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April 05, 2011


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Also, Joe Wright is quickly becoming obnoxious. I'm still very curious about HANNA, though. I guess I'll go check out your review and see what's what.


"All the while, though, director Wright continues to command the sort of formidable cinematic apparatus that certain people have been raving about since the Dunkirk scenes in 'Atonement'..."

The truth is, I kind of liked ATONEMENT, but that long-take in Dunkirk was like a parody of long-takes. I can't believe anyone could have shot that with a straight face.


Fish Tank?

Glenn Kenny

Yes, Bryan, "Fish Tank." This is why I love my readers!

I like "Somewhere," too...but hell, Bill, that's practically in 'Scope! Check your display settings, maybe?


Heck, I haven't even seen it yet. I just thought the gender and time frame matched up well enough for a guess. Am I ashamed now? Sure, a little bit.

Mr. Peel

As I'm sure we all know, Michelle Williams was particularly good in LAND OF PLENTY.

Phil Freeman

Ha, I saw "Fish Tank" last night and registered the following Twitter review: "'Fish Tank' makes England almost as depressing as actually going to England. Also, there is no fish tank in the movie." Re "Hanna," I'll check it out eventually - if not in theaters, then on DVD for sure.


I really liked Wright's PRIDE AMPERSAND PREJUDICE. I liked ATONEMENT, too, but it seems to have been too "meta" for the masses and too sweepingly romantic for the eggheads. I felt this duality was the whole point of the thing and appreciated it, even if the conceit keeps it from being as emotionally wrenching as more traditional examples of the "great tragic love story." Haven't seen THE SOLOIST, though I've seen a couple of interesting appreciations of it amid the dismissals.


Something about Joe Wright rubs me the wrong way. I was at a Q&A he attended for a screening of ATONEMENT, and when somebody asked the question of how he set about adapting a book many felt was "unadaptable", he answered (quite sniffily, if I recall) that people who felt the book couldn't be adapted had the wrong notion that cinema couldn't be about ideas. Does anybody, even among the film's partisans, really think that ATONEMENT contains a single, solitary idea?

I lump Wright in with someone like Tom Hooper; guys who seem to have auteur aspirations, but settle for gussying up their films with a bunch of arty affectations, in the hope that no one will notice how familiar and middle-of-the-road they are. (And, judging by the critical/awards success for P&P, ATONEMENT and THE KING'S SPEECH, a lot of people didn't!) Apparently, Wright hired the SteadiCam operator on Sokurov’s RUSSIAN ARK for the one-take shots in HANNA. Aspirational, indeed! That said, I've heard enough positive things about the film to give it a shot, and it does at least look entertaining. However, I shudder to think what Wright will do with the film he's making next, an adaptation of ANNA KARENINA, with his muse, the spectacularly unsuitable Keira Knightley, in the title role. I predict a lot of tracking shots and pouting.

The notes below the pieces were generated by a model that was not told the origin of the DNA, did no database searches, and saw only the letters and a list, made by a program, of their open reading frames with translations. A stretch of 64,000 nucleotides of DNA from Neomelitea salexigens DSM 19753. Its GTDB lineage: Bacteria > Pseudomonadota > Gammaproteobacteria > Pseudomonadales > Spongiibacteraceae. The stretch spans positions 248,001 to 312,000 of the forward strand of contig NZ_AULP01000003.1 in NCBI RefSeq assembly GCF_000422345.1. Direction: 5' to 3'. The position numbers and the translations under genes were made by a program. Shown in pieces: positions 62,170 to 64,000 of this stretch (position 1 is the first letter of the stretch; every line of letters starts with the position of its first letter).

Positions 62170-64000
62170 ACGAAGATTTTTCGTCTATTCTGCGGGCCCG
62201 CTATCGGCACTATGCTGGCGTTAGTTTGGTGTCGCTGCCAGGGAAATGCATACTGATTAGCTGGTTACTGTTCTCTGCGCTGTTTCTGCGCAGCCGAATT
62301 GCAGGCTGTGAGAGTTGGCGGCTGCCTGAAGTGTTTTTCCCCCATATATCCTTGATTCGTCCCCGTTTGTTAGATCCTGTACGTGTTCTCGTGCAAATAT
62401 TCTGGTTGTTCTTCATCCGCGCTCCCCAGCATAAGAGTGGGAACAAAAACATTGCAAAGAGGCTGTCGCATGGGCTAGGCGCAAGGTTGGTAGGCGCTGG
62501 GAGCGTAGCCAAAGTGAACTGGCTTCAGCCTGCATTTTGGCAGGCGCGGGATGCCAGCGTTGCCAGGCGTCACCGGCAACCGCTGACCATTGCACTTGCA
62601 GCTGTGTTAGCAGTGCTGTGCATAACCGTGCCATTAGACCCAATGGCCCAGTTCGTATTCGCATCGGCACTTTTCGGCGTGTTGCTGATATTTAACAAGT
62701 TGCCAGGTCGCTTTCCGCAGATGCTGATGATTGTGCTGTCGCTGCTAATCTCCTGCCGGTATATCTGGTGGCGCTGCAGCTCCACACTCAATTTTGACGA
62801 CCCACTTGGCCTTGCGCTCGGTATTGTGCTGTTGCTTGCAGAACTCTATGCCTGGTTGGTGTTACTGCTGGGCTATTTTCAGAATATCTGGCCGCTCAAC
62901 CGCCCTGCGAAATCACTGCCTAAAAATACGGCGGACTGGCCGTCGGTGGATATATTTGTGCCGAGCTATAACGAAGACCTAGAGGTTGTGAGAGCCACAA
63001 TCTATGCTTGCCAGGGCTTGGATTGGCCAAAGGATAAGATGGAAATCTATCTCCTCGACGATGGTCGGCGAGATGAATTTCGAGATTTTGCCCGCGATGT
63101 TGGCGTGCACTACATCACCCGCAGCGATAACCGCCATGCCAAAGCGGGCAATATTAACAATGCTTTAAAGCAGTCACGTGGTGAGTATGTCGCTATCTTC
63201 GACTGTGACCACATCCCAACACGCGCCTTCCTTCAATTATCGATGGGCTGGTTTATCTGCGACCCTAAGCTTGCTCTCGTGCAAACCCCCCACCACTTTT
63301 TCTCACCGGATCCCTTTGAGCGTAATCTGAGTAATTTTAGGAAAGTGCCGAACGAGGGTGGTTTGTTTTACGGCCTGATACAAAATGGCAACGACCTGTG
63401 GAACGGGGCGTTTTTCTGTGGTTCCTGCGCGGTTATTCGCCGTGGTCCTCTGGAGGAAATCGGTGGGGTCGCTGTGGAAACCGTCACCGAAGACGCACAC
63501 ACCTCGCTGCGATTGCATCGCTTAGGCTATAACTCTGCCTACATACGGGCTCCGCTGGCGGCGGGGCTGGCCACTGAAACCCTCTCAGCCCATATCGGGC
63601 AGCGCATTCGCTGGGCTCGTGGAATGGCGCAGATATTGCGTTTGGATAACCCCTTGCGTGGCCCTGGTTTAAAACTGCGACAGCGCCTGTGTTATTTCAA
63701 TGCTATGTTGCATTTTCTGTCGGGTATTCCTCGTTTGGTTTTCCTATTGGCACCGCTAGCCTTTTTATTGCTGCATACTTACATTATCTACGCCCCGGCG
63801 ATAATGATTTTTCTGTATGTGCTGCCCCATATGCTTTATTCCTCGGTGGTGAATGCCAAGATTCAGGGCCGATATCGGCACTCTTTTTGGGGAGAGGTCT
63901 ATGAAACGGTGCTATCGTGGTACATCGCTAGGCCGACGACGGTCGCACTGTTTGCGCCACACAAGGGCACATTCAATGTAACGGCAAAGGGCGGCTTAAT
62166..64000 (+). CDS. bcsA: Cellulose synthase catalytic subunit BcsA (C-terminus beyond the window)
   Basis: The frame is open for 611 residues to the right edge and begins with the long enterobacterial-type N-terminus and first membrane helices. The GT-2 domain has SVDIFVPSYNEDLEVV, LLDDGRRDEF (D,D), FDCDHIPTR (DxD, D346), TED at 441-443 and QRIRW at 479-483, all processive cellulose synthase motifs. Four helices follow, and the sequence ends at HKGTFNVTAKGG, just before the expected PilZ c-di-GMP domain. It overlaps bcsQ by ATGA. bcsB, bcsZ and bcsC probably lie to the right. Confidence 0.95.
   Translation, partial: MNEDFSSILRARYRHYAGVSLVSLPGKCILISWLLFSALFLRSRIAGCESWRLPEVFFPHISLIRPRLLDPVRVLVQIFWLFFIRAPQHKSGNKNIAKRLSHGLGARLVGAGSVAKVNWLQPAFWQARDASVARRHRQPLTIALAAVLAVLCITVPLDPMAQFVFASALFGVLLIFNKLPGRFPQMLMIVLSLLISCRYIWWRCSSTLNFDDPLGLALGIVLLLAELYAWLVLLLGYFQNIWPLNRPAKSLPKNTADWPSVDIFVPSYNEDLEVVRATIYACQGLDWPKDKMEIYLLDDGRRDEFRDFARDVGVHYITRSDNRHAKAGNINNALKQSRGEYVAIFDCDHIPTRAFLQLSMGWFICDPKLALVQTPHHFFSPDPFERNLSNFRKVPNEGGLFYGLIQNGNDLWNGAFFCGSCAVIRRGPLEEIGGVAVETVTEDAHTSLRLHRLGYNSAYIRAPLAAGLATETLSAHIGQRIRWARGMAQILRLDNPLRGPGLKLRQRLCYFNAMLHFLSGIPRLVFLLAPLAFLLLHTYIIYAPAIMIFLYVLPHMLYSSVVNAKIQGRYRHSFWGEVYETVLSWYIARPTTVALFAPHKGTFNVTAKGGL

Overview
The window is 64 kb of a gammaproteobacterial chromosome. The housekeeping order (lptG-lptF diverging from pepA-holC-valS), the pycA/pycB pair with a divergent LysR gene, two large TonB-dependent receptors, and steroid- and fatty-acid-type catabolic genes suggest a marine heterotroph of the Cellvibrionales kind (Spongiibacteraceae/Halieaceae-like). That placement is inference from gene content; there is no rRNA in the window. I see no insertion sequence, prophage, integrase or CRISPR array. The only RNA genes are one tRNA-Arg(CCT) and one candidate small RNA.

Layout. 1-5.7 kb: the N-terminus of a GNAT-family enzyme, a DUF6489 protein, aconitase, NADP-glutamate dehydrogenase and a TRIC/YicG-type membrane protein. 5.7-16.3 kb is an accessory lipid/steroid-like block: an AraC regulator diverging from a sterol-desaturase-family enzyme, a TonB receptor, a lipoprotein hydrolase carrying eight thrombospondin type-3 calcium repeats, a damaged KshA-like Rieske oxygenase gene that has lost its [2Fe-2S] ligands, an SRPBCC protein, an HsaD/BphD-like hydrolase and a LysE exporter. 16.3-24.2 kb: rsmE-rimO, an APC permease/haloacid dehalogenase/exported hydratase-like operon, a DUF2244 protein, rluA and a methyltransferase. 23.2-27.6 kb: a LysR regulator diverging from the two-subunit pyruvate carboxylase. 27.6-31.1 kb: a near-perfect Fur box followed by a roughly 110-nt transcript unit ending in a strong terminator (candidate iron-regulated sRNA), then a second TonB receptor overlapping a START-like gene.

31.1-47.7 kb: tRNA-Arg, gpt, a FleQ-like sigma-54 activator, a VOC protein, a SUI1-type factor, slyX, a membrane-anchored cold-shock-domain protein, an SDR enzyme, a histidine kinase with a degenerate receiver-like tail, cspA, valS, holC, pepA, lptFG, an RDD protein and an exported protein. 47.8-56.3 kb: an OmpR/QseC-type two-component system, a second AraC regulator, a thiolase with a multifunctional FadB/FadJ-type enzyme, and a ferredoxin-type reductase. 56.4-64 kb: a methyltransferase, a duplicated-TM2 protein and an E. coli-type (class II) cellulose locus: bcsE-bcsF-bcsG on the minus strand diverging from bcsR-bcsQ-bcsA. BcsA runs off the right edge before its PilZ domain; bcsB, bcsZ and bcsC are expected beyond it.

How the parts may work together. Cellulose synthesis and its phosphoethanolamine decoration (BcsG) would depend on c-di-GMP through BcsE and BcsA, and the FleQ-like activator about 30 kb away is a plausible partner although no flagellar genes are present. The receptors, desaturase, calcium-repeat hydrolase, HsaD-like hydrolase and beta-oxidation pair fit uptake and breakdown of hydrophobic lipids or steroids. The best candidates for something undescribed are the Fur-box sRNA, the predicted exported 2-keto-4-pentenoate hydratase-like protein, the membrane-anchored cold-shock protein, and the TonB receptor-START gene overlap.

Victor Morton


You think "come up with a single solitary idea in ATONEMENT" is that difficult? (FTR, I had it #3 for the year it came out, so I guess one could call me a partisan.)

Here's the overriding one: there is no atonement, particularly if death is all there is. Here is another: Discourse is unreliable, particularly in the hands of outsiders and the self-interested. Combine the two and you have the model of a post-modern discourse tragedy of irredeemable wrongs and a life spent trying futilely to undo them.


"I kind of liked ATONEMENT, but that long-take in Dunkirk was like a parody of long-takes."

In much the same way that 'The Soloist' was like a parody of shamelessly Oscar-whoring, button-pushing, adversity-triumphing movies, then.


Wright RULES ALL-- KEIRA POWER-- but what's with making the SMOKING PIPING HOT Saoirse Ronan look like a frizz-haired albino banshee???? Put her in some fetish heels and let her be a Snyder Movie bombshell. This better not be some feminist bullshit.


Chemical Brothers Power.

Fuck a bonnet. (TM Wells)

Account Deleted

Wright and Hooper are TV directors. Amazing that Hooper got the Director Oscar this year (not that it matters in the slightest though). Those reaction shots when Firth does his stammering speech to the crowd are priceless and ripe for parody. Just when you think they can't get any worse Jacobi appears and trumps everybody.


Joe Wright is NOT a TV director. You're INSANE. He's the logical extension of the Lyne/Hugh Hudson/(sometimes Parker) end of the New Wave Brit invasion of the early 80s, more upmarket and less fun than Ridley, Tony or Adrian, but definitely in that tradition.